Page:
No forced job losses at East Dunbartonshire Council despite £13 million budget cuts

East Dunbartonshire Council headquarters
East Dunbartonshire Council headquarters

East Dunbartonshire Council has promised that no one will be forced to leave their job despite the council having to save £13 million in the next year.

The council’s ruling Conservative/Labour administration budget was agreed at last night’s meeting (Thursday, March 17) in the council’s headquarters in Kirkintilloch.

Sixteen councillors voted for the revenue budget and eight voted for the SNP’s alternative while 14 councillors voted for the capital budget and eight voted for the SNP amendment.

The administration claims that there will be no loss of services and they will use in-house services rather than outsource them.

The council says adult social services will be unaffected by cuts to protect the most vulnerable.

The cost of school meals will not increase and cemetery charges will be reduced by 25 per cent.

Two directors will be cut in a restructure - education and children’s services Gordon Currie and neighbourhood services Grace Irvine.

Over 1.2 million this coming year and just under £2 million in future financial years will be made by changes to workers terms and conditions.

Council leader Rhondda Geekie, said: “It gives me no pleasure to present the continued bleak financial picture ahead.

“It is essential that we balance our future priorities and needs with our ever-dwindling resources.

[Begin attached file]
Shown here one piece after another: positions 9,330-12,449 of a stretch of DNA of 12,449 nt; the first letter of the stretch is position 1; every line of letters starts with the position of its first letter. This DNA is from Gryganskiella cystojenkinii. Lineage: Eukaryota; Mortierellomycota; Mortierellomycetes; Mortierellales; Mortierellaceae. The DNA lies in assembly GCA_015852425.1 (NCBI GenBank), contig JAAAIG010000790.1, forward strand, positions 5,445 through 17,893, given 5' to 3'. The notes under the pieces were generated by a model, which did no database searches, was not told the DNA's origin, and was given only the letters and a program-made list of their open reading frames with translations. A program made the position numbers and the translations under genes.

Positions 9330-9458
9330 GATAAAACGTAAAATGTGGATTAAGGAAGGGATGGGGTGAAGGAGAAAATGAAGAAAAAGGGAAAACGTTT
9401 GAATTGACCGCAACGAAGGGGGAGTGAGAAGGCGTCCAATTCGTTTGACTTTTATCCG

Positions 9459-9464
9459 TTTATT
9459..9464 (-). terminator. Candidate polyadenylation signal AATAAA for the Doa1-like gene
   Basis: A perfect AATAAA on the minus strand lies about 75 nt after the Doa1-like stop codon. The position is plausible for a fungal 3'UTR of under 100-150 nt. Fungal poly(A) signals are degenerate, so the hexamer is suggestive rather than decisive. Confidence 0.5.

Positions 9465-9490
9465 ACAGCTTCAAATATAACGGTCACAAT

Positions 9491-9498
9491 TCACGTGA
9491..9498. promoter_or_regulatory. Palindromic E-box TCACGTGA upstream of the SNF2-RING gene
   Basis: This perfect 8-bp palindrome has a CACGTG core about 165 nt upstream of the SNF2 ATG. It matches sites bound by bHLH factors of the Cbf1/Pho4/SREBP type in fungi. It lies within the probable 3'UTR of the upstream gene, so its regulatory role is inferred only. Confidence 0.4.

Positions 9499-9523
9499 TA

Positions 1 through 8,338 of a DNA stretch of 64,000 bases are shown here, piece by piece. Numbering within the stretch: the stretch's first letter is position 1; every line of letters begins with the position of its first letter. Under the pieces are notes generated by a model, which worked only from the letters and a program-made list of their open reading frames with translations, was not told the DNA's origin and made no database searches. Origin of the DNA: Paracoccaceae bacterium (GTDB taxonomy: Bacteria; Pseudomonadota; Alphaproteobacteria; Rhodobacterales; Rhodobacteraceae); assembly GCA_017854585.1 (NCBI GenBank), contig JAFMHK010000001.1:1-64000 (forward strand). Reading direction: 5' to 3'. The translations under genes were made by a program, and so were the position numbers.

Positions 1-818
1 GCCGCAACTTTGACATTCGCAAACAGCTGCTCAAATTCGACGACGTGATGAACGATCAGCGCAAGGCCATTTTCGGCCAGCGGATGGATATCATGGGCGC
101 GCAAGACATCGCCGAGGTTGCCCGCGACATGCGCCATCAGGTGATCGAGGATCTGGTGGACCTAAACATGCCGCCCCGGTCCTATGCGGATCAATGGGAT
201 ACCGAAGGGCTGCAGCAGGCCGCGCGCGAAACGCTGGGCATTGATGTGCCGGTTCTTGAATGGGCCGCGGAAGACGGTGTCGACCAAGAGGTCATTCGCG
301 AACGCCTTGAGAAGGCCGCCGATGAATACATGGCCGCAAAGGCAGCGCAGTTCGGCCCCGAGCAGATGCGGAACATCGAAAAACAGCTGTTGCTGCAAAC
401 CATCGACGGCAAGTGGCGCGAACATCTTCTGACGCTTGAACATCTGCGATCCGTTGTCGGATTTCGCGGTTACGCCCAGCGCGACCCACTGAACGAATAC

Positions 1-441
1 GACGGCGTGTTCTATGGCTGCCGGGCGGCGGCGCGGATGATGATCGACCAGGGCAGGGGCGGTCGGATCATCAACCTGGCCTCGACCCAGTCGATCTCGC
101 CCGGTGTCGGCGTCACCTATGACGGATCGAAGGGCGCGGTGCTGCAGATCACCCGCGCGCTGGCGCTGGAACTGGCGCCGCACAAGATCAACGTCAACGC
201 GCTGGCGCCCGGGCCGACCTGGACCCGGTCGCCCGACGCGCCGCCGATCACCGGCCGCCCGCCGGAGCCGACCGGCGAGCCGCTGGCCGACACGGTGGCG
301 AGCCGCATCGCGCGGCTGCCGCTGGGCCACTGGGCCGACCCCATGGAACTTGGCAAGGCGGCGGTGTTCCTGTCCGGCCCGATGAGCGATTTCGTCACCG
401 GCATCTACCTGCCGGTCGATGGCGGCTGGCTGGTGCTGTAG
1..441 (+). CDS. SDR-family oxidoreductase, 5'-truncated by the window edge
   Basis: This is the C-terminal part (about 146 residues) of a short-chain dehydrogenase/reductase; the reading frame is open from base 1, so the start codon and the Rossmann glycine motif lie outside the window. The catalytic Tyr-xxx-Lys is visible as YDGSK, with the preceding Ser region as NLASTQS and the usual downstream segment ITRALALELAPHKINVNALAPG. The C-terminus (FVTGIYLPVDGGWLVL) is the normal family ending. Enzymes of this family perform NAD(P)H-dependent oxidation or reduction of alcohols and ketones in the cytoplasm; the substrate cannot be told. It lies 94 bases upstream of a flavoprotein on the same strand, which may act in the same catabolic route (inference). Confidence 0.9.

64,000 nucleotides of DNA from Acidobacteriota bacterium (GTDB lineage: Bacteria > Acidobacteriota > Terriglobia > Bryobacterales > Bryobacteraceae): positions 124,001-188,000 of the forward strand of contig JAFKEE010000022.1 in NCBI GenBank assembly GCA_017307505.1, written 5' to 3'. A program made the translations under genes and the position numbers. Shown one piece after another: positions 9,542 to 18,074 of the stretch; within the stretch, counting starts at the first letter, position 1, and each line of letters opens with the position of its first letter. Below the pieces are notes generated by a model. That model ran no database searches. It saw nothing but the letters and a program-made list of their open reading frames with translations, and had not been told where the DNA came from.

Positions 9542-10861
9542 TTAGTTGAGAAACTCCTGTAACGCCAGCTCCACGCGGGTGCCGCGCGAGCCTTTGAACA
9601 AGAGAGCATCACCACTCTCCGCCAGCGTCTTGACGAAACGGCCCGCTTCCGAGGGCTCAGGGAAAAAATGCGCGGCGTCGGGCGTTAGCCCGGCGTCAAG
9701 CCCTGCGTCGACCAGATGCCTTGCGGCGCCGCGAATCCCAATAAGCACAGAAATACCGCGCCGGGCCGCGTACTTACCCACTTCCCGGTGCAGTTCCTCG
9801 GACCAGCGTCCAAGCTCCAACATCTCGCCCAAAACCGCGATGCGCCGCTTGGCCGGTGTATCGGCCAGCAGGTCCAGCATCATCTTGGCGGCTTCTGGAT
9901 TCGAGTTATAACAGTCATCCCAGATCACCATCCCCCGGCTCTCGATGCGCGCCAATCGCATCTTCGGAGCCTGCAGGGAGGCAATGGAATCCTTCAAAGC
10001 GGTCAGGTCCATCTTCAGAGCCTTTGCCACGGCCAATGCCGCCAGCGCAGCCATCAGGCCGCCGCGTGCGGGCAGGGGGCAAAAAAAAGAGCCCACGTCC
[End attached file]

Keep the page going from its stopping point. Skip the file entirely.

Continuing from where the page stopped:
“Despite reducing our budget by nearly £50 million over the last 10 years, we face further savings this year in excess of those we had forecast.

“Our savings target of £9.886 million does not include our £3.3 million turnover target so in reality we will have over £13 million of savings to deliver.

“We will do all that we can do to protect services and retain jobs.

“I am making a commitment that there will be no enforced job losses and no reduction in service delivery this year.

“We do not underestimate the impact of these proposals, particularly the terms and conditions review, on our workforce. They are our biggest asset, and they will be supported through organisational changes.

“We anticipate further savings of over £20 million in the next two years and our work now will help us face these challenges.”

The council will negotiate changes to workers terms and conditions with trades unions over the next three months to try to reach agreement and the deadline has been extended to September 12.

The council also plans to carry out a pot hole blitz over the next two months using left-over winter budget.